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Coffee House

Conservatives dump their dirty laundry on the despatch box

1 February 2018

5:11 PM

1 February 2018

5:11 PM

Well, this is going well. The leak of the government’s Brexit economic forecasts this week has led to an almighty row within the Conservative party. With Britain predicted to be worse off in all the off-the-shelf alternatives to EU membership, Remainers have claimed it as evidence that Brexit is a bad idea while Brexiteers are quick to brand it as the latest Project Fear effort.

Steve Baker – a Brexit Minister – took the unusual step on Tuesday of rubbishing the government report – and, for that matter, the government’s ability to forecast anything; ‘I am not able to name an accurate forecast and I think they are always wrong and wrong for good reasons’. As Mr Steerpike points out on Coffee House, he has a point.

Today there was a new twist when Jacob Rees-Mogg asked Baker whether he was told that the government’s recently leaked Brexit economic analysis was a weapon created by the Treasury to push for a soft Brexit. He asked Baker whether he had heard it was ‘deliberately developed… to show that all other options than staying in the customs union were bad and that officials intended to use this to influence policy’. Baker replied that this account was ‘essentially correct’:

JRM: Will my honourable friend the minister and member for Wycombe confirm that he heard from Charles Grant for the centre for European research that officials in the Treasury had deliberately developed a model to show that all options other than staying in the customs union were bad, and that officials intended to use this to influence policy? If this is correct does he share my view that it goes against the spirit of the Northcote-Trevelyan reforms that underpin our independent civil service?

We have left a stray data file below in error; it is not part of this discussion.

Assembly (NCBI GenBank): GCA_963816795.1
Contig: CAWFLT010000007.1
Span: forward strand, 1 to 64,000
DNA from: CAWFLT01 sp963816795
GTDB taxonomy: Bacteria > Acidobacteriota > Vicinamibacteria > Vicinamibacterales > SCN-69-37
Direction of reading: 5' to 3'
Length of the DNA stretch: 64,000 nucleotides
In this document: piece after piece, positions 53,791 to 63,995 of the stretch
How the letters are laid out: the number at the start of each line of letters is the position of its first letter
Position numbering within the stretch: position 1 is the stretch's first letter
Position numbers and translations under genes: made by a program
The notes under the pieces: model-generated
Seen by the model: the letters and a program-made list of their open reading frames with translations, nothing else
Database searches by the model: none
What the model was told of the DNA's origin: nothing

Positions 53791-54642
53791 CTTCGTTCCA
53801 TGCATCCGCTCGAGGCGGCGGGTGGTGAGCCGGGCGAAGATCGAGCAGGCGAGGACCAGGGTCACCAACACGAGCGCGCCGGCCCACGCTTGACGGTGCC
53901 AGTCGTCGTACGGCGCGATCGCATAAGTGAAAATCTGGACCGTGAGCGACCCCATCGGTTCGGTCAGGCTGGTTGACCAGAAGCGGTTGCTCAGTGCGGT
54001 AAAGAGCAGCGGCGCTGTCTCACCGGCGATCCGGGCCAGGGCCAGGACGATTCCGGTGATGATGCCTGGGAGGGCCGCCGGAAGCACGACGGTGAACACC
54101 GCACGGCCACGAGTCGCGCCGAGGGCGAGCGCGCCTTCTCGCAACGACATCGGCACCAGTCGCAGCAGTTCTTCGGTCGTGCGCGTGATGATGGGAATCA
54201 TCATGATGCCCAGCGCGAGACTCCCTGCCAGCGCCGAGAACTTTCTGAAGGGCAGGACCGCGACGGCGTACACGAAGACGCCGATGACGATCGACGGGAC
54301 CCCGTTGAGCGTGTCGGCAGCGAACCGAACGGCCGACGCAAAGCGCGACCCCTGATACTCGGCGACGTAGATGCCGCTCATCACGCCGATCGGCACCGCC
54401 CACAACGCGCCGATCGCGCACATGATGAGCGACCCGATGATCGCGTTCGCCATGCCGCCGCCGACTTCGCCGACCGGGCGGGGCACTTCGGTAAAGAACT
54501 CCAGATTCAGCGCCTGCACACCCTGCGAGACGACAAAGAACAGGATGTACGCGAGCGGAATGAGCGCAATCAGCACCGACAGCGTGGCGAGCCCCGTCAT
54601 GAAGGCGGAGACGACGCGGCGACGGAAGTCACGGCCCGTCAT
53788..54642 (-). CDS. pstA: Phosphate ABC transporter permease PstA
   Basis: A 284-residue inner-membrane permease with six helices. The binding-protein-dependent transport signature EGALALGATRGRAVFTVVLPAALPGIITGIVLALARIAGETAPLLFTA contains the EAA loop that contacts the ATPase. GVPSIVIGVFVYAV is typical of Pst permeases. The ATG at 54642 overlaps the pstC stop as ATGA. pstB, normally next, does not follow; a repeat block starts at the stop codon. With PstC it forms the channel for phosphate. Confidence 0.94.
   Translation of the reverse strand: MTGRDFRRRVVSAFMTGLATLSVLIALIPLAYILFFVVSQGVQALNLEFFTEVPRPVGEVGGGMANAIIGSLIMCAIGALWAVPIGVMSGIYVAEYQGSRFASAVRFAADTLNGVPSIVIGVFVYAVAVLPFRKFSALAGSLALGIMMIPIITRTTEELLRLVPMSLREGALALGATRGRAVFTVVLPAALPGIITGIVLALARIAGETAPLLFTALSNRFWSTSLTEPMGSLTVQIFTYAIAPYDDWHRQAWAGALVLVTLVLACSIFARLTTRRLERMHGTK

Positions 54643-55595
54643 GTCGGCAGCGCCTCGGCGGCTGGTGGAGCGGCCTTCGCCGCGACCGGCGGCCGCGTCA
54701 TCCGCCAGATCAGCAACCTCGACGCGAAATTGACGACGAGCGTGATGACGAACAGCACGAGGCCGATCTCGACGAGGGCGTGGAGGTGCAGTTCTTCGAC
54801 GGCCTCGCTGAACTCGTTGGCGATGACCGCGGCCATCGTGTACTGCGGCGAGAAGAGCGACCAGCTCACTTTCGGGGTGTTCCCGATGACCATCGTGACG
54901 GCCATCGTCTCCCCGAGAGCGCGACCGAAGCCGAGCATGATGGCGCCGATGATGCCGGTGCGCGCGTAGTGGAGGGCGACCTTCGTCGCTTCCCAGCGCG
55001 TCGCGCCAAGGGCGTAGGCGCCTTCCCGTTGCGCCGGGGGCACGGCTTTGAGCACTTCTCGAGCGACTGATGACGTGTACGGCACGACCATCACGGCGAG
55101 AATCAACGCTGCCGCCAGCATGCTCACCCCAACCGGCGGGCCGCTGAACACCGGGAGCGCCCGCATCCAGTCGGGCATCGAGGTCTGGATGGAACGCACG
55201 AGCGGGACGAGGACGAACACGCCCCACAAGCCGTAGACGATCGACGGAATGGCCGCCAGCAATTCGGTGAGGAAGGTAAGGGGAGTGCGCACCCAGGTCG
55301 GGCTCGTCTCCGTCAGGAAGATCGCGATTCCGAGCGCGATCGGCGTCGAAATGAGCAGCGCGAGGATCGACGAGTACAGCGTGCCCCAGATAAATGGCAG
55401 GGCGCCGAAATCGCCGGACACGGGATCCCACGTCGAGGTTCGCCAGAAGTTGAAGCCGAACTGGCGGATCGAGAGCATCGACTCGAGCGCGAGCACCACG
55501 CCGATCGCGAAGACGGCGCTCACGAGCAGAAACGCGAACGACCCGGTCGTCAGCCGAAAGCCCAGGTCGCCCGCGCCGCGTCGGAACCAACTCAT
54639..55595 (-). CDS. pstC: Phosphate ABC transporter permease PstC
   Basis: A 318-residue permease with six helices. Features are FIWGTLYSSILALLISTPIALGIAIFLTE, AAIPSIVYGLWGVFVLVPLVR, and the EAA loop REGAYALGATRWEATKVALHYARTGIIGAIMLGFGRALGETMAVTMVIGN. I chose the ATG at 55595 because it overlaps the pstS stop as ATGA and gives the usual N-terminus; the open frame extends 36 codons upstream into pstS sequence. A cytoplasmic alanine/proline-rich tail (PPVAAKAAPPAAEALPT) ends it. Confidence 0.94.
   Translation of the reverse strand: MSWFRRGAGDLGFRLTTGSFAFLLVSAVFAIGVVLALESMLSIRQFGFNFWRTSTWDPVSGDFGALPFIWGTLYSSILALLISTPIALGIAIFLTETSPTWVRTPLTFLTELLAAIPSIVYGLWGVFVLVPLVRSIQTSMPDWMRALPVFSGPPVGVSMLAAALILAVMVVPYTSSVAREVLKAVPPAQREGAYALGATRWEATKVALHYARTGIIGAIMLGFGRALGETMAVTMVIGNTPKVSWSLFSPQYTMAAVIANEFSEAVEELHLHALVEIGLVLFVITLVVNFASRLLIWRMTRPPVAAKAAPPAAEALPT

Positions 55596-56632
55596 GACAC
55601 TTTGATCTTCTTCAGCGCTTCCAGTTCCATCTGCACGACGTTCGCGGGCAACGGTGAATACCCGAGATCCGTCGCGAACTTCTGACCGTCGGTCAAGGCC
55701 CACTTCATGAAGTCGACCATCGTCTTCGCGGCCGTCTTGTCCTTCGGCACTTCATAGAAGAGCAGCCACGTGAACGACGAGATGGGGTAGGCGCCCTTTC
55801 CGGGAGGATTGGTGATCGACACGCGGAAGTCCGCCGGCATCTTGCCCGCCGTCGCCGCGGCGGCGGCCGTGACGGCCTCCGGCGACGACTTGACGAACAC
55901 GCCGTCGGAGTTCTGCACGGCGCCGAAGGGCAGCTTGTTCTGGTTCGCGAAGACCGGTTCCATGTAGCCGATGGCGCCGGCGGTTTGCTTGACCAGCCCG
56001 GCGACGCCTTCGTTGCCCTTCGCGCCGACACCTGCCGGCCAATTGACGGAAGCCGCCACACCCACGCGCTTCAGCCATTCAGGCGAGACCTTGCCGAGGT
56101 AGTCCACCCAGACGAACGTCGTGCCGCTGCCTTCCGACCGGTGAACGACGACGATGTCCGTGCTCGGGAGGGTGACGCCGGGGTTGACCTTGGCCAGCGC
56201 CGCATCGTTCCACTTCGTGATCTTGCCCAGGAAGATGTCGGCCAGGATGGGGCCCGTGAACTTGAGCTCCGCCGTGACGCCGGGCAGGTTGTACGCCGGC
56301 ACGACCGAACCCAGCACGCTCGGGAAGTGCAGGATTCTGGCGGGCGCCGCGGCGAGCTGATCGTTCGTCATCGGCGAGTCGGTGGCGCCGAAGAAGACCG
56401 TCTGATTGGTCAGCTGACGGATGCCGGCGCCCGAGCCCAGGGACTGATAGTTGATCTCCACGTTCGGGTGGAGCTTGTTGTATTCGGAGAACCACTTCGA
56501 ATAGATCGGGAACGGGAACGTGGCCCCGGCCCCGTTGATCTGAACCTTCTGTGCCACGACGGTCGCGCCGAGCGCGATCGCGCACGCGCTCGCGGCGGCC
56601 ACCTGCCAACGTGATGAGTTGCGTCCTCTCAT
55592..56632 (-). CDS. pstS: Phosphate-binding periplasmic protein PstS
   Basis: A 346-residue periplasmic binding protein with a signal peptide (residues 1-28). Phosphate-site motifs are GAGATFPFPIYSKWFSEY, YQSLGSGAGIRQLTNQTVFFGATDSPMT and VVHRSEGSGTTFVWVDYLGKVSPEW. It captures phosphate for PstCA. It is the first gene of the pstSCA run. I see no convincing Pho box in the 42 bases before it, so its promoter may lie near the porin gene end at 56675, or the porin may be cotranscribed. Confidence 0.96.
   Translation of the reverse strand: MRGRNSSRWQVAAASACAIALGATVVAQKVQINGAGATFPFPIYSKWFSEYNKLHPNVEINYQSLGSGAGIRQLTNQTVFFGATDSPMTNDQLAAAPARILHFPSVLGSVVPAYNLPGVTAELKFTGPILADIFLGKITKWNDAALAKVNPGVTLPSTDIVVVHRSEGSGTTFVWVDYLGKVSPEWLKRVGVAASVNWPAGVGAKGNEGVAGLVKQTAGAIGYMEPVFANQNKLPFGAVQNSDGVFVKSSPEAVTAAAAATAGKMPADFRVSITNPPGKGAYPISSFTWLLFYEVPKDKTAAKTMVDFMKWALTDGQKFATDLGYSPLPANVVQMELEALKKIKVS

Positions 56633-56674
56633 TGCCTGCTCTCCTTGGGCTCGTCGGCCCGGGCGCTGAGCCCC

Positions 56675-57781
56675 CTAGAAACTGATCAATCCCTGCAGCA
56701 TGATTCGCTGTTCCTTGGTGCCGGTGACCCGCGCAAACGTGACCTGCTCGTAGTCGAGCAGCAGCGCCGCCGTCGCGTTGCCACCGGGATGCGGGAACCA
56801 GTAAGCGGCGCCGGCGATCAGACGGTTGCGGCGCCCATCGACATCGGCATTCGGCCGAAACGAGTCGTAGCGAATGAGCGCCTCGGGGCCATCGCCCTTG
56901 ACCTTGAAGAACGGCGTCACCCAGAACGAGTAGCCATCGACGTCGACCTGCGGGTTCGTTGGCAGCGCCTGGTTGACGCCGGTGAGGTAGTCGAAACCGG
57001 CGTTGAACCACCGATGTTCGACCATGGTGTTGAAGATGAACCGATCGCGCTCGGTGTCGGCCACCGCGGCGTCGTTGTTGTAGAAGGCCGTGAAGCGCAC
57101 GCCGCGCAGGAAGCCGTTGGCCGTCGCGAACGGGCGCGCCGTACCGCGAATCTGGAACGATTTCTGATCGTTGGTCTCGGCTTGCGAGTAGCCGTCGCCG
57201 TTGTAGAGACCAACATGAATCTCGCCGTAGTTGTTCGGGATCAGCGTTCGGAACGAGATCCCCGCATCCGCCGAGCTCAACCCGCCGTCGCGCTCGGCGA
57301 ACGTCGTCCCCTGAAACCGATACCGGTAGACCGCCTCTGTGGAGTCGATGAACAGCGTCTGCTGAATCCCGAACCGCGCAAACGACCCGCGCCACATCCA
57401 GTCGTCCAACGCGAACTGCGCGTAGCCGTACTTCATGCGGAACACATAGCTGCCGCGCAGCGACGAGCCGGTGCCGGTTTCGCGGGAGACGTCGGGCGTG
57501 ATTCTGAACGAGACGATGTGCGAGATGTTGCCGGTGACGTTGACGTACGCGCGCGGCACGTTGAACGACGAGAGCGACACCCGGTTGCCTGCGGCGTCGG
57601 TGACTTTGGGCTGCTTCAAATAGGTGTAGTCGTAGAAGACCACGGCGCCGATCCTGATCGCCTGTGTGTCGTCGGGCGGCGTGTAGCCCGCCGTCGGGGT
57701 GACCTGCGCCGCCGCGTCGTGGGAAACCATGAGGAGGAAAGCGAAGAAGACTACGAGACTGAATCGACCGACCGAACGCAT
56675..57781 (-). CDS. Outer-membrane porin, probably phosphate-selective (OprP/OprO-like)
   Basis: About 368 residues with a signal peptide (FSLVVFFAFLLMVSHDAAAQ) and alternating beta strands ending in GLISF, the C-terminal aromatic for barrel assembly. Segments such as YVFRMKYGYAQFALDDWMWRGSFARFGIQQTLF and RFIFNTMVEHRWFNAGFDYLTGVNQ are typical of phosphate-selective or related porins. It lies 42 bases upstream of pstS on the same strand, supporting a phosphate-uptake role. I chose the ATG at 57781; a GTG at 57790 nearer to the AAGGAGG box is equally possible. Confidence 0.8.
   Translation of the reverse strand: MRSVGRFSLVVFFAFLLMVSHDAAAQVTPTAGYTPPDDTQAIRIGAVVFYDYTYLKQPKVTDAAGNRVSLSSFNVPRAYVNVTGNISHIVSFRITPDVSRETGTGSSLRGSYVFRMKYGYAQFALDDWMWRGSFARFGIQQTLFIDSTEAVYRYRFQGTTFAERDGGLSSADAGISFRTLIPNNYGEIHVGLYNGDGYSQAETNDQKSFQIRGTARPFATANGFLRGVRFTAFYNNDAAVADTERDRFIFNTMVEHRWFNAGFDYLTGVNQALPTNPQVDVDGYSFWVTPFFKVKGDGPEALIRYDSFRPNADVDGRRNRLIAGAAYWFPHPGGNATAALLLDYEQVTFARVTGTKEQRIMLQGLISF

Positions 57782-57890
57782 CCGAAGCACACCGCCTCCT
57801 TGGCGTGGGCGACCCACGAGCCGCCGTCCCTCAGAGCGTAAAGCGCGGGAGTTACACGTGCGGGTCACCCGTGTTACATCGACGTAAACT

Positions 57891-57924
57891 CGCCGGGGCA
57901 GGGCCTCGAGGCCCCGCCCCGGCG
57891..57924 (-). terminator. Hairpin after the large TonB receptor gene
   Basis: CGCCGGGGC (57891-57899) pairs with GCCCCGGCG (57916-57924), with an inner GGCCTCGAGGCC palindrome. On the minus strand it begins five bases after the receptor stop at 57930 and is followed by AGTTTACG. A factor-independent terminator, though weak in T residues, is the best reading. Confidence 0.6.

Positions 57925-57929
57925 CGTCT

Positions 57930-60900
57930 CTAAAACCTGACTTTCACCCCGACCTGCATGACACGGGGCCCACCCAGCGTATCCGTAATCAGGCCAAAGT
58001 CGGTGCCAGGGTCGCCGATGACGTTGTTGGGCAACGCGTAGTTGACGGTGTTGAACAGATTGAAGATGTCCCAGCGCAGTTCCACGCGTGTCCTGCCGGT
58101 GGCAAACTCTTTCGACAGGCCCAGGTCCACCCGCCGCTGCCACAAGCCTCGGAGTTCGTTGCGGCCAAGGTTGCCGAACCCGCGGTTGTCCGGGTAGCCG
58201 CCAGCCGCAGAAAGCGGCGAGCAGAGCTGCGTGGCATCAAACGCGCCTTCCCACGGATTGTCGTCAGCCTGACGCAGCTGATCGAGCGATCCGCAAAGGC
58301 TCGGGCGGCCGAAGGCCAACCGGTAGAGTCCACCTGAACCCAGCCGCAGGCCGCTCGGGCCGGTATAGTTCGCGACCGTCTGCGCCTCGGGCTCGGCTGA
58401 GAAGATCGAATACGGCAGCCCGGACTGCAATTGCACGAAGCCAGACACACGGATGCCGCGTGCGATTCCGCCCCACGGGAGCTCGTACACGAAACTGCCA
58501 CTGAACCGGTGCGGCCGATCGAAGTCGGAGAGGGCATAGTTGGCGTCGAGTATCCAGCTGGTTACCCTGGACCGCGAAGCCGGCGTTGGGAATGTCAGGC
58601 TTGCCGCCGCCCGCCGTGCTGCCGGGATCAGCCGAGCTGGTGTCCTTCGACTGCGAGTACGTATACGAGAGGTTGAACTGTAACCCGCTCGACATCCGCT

SB: Mr Speaker I’m sorry to say that my honourable friend’s account is essentially correct. At the time I considered it implausible because my direct experience is that civil servants are extraordinarily careful to uphold the impartiality of the civil service. I think that we must proceed with great caution in this matter. But I have heard him raise this issue. I think that we need to be very careful not to take this forward in an inappropriate way but he has reminded me of something which I heard – I think it would be quite extraordinary if it turned out that such a thing had happened because it would… The honourable gentleman says it was correct – I didn’t say it was correct. I said the account, the account that was put to me, Mr Speaker, is correct. It was put to me – I considered it an extraordinary allegation, Mr Speaker – I still consider it an extraordinary allegation and I think we must… I said it was correct that the point… Mr Speaker to be absolutely clear I said it was correct that the allegation was put to me. I did not in any way seek to confirm the truth of it but what I would say is that we need to proceed with great caution because it is essential that we continue to uphold and support the impartiality of the civil service.

Charles Grant denies the claim made by Baker – and others have since come forward to back this version of events. But regardless of who said what, the fact that the Tories are choosing to dump their dirty laundry on the despatch box is yet another indicator that Theresa May is losing control. For a minister to give a nod and a wink to the idea that a government department is trying to load the dice to change government policy is really quite extraordinary.

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